In all of the literature written about the origins and history of the tango, only some authors adhere to the possibility of its having had its roots in Africa. Jorge Rivera (1976), for example, dedicates a chapter to the discussion of the tango's "black roots", speaking first of its etymology, which some have placed as stemming from Old Castilian and others from Japanese. Rivera supports the African route (root) for the word, believing that it came over to the New World from Africa on slaving ships, as many other words did. He states (59) that the word tango was used by slavers, meaning 'holding place for slaves before they were forced onto ships'. He also tells us that tango was the place where slaves were put up for sale, either in Africa or in the New World. In addition, says Rivera, tangos were societies of free and freed blacks-organizations which lasted until after 1888, the date of abolition in Brazil.1 Obviously, none of these meanings has any connection to the concept of dance or music. On the face of it, then, we would have to conclude that these tangos were phonological chance occurrences with no tie to our tango rioplatense.
Within the realm of music, Rolando A. Laguarda Trias (1969) suggests that tango comes from tambor (pronounced tambo by the blacks), which means that the original oxitonal word would have become paroxitonal with the change in meaning-not impossible, but unlikely given the lack of such stress shifts in most words borrowed from African languages into European ones in the New World. Jose Gobello, who cites Laguardia Trias (133), disagrees with him in a most emphatic way. To put the record straight, as he states, Gobello (133) cites Esteban Pichardo (242), who has written that tango is a "Reunion de negros bozales para bailar al son de sus tambores o atabales." There are records of blacks meeting for the purpose of dancing and reveling (e.g., Rodiguez Molas 1957, Blas Matamoro 1971, Ortiz Oderigo 1974:139-146, Rossi 1926:169-183, inter alia) during the XIX century in Argentina and Uruguay, but there is no proof that they were designated as tangos by either the blacks or the colonial whites. The drums and/or other percussion instruments used by the blacks in the Rio de la Plata area were, according to Rossi (97, 341), called tango, by way of onomatopeia, as was customary in the Americas and in Africa.2 But, once again, we have the problem of stress, even though tango is phonologically closer to tango than the example of tambo already cited. The possibility of a shift in stress should not be eliminated entirely, though, given its occurrence in the Spanish-speaking world (e.g., mango in most of Spanish America, but mango in Puerto Rico).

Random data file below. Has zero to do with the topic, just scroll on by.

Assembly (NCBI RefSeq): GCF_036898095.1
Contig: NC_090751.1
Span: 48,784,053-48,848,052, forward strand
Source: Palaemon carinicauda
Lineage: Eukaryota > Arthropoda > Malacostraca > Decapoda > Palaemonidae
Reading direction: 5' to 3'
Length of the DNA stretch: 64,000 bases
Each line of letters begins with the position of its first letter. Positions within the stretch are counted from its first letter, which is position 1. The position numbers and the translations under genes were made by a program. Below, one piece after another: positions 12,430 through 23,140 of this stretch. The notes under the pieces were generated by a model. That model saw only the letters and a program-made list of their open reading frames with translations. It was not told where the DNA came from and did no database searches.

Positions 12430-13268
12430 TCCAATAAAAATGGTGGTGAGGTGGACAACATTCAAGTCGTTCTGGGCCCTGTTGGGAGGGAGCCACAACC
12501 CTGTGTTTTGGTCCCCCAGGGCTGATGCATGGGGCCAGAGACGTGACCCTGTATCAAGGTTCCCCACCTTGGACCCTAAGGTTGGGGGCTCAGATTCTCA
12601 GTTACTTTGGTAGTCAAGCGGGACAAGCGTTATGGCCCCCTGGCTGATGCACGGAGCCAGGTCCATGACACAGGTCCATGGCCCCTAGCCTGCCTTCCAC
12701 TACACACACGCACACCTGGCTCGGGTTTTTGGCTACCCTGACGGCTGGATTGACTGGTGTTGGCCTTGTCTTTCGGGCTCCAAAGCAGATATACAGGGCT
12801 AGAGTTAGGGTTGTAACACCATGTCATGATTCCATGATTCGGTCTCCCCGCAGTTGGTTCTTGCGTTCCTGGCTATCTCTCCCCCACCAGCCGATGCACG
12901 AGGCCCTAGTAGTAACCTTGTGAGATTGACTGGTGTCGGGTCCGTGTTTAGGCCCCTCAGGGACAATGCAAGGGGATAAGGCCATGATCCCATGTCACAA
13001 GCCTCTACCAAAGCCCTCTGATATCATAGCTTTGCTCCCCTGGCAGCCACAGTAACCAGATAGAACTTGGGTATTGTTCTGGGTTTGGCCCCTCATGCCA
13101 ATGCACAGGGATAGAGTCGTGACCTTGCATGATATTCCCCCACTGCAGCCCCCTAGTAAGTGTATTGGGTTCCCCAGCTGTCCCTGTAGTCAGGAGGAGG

In his essay titled "Raices negras del tango", Blas Matamoro (Manuel Pampin, ed., 1976) cites Ricardo Rodriguez Molas's unpublished manuscript, in which Molas, after having searched for the etymology of tango among many African languages, especially those of the Congo, the Gulf of Guinea and the southern Sudan, arrives at the following conclusion:
En varies de ellos "tango" significa "lugar cerrado", "circule", "coto" y, por conotacion, todo espacio vedado al cual se accede sorteando ciertas condiciones previas de admision. Me permito suponer que el uso de "tango" en estas lenguas partiales del Africa llevaba al mundo de Io religioso, con la clausura y el hermetismo que son propios de todo culto, sobre todo en comunidades primitivas.
(Blas Matamoro, 57-8)
It is, of course, possible, that tango or similar words, may have shifted in meaning, as Molas suggests here, from 'some sort of religious circle' to 'dance', given the importance of dance and of music in sub-Saharan religions. However, Molas's mention of the supposed religious aspect within what he found as tango is only speculation on his part; words meaning 'closed areas' ostensibly could have no connection whatsoever to anything religious.
My own search for sub-Saharan words resembling tango did not reveal what Molas's claims have shown. …